The Language of Beauty in African Art

The Language of Beauty in African Art

14 Ubi Face Mask Press
14 Ubi Face Mask Press

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Nov 20, 2021–Feb 27. 2023


How has African artwork been evaluated and valued—and by whom?

That is the problem guiding this presentation of far more than 250 sculptures from dozens of distinct cultures throughout the African continent. It is an exploration that seeks to decolonize the Western aesthetic expectations extensive put on these objects and to elevate the nearby indigenous perspectives of the works’ makers and communities. 

Pair of Headdresses (Ciwara Kunw), mid-19th to early 20th century. Bamana Baninko area, Mali

The Art Institute of Chicago, Ada Turnbull Hertle Endowment

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When Westerners began to accumulate and review African artwork in the early 20th century, they admired objects for a selection of perceived attributes however, they seldom if at any time took into account any form of community appreciation, price, or criticism. Western scholarship therefore designed many assumptions—some proper and some not—about how visible aspects, like measurement, exceptional products, and embellishments, translated into benefit in the supply cultures.

The Language of Magnificence—while acknowledging this narrow historical assessment of African art—focuses as an alternative on showcasing the aesthetic evaluations of the communities and makers who produced the functions. Numerous sub-Saharan cultures share related criteria for splendor: symmetry and equilibrium, moderation, clarity, and youthfulness. This sort of determinations, nevertheless, go over and above the visual and overlap with an object’s indicating and function. Beauty is often tied to goodness and ugliness to immorality. These connections are in particular clear in sculptural representations of the human kind, especially idealized images of potent men—usually equestrians or warriors—and caring women, usually shown as mom-and-little one figures.

Beautiful art often plays a role in interactions involving the substance world of humans and the immaterial environment of spirits. Persons facing disease and other adversity, for case in point, may endeavor to honor or entice the spirits with sculpted human figures showcasing elaborate hairstyles or overall body modifications that are the final result of human intervention.

Conversely, some art and objects demand deliberate ugliness in buy to mediate in between physical and religious worlds. Komo masks of the Bamana in Mali, for instance, are covered with levels of crusty choices and usually characteristic sharp, pointed additions, all meant to specific an intense and horrifying character. And nonetheless other functions, like the ability figures of the Kongo and Songye in southern Democratic Republic of the Congo, merge splendor and ugliness in a way that renders them at after irresistibly attractive and profoundly repelling.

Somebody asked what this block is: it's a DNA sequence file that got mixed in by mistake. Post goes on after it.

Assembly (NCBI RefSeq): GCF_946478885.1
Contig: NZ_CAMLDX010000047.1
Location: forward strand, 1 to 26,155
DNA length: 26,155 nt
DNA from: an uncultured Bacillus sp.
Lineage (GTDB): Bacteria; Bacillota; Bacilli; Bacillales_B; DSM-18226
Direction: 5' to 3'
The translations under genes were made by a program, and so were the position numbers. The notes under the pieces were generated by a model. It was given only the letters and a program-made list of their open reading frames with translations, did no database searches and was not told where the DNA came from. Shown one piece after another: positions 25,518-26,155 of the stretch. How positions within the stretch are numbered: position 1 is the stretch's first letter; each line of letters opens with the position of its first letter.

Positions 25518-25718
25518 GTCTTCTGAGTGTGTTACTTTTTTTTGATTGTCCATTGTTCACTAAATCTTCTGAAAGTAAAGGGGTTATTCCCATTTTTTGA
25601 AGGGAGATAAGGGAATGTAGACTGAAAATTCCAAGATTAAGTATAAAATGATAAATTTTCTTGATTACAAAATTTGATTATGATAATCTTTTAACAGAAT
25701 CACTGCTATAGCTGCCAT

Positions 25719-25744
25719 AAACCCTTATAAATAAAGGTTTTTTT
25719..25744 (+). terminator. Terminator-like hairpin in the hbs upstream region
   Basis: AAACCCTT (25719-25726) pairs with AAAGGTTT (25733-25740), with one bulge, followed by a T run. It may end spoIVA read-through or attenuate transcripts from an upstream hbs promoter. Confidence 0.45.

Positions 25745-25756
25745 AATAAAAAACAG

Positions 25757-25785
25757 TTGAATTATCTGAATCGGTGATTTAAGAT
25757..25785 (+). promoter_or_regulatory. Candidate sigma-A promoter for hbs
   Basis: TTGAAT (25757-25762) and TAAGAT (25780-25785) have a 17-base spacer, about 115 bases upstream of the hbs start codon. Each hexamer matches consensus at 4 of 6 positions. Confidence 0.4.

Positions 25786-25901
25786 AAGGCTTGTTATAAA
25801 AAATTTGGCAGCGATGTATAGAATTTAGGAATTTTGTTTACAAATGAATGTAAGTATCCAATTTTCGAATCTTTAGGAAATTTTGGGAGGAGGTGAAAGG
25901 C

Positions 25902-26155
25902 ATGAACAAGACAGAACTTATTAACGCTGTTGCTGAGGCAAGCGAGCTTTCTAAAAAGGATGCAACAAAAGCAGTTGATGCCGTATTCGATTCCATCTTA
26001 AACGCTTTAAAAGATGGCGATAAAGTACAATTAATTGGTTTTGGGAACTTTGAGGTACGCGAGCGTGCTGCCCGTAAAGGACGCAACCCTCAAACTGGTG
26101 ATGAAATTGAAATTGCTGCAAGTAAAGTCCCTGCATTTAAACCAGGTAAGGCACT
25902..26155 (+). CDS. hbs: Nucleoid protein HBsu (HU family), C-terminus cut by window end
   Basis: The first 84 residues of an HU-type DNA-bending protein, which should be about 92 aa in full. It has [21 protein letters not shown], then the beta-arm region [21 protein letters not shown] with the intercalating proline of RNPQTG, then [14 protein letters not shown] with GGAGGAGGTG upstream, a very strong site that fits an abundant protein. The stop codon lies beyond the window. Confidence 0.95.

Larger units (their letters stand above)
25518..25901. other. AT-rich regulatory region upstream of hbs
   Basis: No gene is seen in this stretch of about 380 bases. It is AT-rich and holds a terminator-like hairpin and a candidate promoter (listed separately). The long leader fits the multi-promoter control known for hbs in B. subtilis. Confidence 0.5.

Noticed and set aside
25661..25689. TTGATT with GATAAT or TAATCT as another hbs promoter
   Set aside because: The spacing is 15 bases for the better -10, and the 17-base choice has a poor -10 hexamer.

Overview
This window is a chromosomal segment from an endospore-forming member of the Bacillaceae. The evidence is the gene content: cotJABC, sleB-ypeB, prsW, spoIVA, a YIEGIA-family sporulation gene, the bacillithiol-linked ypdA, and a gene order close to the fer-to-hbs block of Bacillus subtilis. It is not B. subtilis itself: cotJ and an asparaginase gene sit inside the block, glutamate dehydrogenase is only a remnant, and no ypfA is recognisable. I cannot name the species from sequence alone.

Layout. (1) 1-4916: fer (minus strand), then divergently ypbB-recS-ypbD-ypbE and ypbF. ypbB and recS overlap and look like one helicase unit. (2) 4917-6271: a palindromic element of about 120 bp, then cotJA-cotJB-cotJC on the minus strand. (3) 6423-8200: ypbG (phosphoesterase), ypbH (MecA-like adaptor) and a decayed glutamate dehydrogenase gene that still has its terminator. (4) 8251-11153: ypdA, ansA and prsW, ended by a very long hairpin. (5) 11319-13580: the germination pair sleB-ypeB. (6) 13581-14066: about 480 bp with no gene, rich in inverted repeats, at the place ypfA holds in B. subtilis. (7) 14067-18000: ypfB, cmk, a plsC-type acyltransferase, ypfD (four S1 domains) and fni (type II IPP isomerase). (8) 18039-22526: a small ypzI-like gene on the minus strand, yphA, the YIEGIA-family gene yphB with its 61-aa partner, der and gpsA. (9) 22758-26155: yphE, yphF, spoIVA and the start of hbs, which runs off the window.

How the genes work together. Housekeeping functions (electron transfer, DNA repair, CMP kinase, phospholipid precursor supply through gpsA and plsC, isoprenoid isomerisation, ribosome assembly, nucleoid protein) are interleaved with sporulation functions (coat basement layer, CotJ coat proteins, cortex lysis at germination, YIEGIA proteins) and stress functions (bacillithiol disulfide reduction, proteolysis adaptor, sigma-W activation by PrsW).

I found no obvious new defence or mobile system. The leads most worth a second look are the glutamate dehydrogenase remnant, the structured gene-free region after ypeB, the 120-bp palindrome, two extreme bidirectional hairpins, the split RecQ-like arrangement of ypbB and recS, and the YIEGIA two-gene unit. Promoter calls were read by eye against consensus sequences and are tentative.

Facial area Mask, 20th century. In all probability Ubi Côte d’Ivoire

Non-public assortment, Belgium. Photo by Hughes Dubois

No matter if gorgeous, unappealing, or something that defies these classes, The Language of Splendor in African Artwork celebrates these objects and the philosophical, social, political, and spiritual implications for the communities that integrated, or still include, them into ceremonial and ritual procedures and day to day life. In sharing these unfamiliar views, the exhibition also invites viewers to analyze their individual strategies about splendor and dilemma the influences that influence how we assess and take pleasure in will work of art.


Big funding for The Language of Elegance in African Artwork is presented by Lilly Endowment Inc., Myrna Kaplan, Gary Metzner and Scott Johnson, Javier Peres and Benoît Wolfrom, and an anonymous donor.

This project is supported in portion by the Nationwide Endowment for the Arts.

Customers of the Luminary Have faith in give once-a-year management help for the museum’s operations, such as exhibition improvement, conservation and collection care, and academic programming. The Luminary Have faith in involves an nameless donor, Neil Bluhm and the Bluhm Family Charitable Foundation, Karen Grey-Krehbiel and John Krehbiel, Jr., Kenneth C. Griffin, the Harris Spouse and children Basis in memory of Bette and Neison Harris, Josef and Margot Lakonishok, Robert M. and Diane v.S. Levy, Ann and Samuel M. Mencoff, Sylvia Neil and Dan Fischel, Anne and Chris Reyes, Cari and Michael J. Sacks, and the Earl and Brenda Shapiro Basis.